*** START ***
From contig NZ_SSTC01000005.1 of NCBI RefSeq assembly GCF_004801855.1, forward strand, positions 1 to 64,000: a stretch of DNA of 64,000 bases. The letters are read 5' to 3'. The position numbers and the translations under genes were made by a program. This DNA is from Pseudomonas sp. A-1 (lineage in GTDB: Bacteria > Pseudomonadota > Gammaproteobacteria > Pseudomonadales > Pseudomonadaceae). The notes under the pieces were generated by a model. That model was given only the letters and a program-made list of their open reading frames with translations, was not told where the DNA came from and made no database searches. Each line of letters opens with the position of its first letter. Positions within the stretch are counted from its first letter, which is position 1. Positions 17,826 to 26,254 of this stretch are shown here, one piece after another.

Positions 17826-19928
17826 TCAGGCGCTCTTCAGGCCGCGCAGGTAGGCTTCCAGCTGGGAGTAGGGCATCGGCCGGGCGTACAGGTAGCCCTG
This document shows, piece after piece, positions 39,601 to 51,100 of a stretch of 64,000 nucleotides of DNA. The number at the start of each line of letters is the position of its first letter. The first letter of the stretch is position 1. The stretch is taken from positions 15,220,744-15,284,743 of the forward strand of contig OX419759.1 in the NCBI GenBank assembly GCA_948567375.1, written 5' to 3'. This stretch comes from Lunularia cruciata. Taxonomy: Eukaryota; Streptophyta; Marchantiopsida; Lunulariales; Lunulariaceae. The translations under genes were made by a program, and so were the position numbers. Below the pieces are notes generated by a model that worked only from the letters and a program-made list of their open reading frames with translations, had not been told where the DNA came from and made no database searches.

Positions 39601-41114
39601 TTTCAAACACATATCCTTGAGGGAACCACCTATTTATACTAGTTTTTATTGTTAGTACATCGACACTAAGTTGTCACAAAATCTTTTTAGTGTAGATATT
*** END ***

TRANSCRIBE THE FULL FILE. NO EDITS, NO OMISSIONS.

From contig NZ_SSTC01000005.1 of NCBI RefSeq assembly GCF_004801855.1, forward strand, positions 1 to 64,000: a stretch of DNA of 64,000 bases. The letters are read 5' to 3'. The position numbers and the translations under genes were made by a program. This DNA is from Pseudomonas sp. A-1 (lineage in GTDB: Bacteria > Pseudomonadota > Gammaproteobacteria > Pseudomonadales > Pseudomonadaceae). The notes under the pieces were generated by a model. That model was given only the letters and a program-made list of their open reading frames with translations, was not told where the DNA came from and made no database searches. Each line of letters opens with the position of its first letter. Positions within the stretch are counted from its first letter, which is position 1. Positions 17,826 to 26,254 of this stretch are shown here, one piece after another.

Positions 17826-19928
17826 TCAGGCGCTCTTCAGGCCGCGCAGGTAGGCTTCCAGCTGGGAGTAGGGCATCGGCCGGGCGTACAGGTAGCCCTG
This document shows, piece after piece, positions 39,601 to 51,100 of a stretch of 64,000 nucleotides of DNA. The number at the start of each line of letters is the position of its first letter. The first letter of the stretch is position 1. The stretch is taken from positions 15,220,744-15,284,743 of the forward strand of contig OX419759.1 in the NCBI GenBank assembly GCA_948567375.1, written 5' to 3'. This stretch comes from Lunularia cruciata. Taxonomy: Eukaryota; Streptophyta; Marchantiopsida; Lunulariales; Lunulariaceae. The translations under genes were made by a program, and so were the position numbers. Below the pieces are notes generated by a model that worked only from the letters and a program-made list of their open reading frames with translations, had not been told where the DNA came from and made no database searches.

Positions 39601-41114
39601 TTTCAAACACATATCCTTGAGGGAACCACCTATTTATACTAGTTTTTATTGTTAGTACATCGACACTAAGTTGTCACAAAATCTTTTTAGTGTAGATATT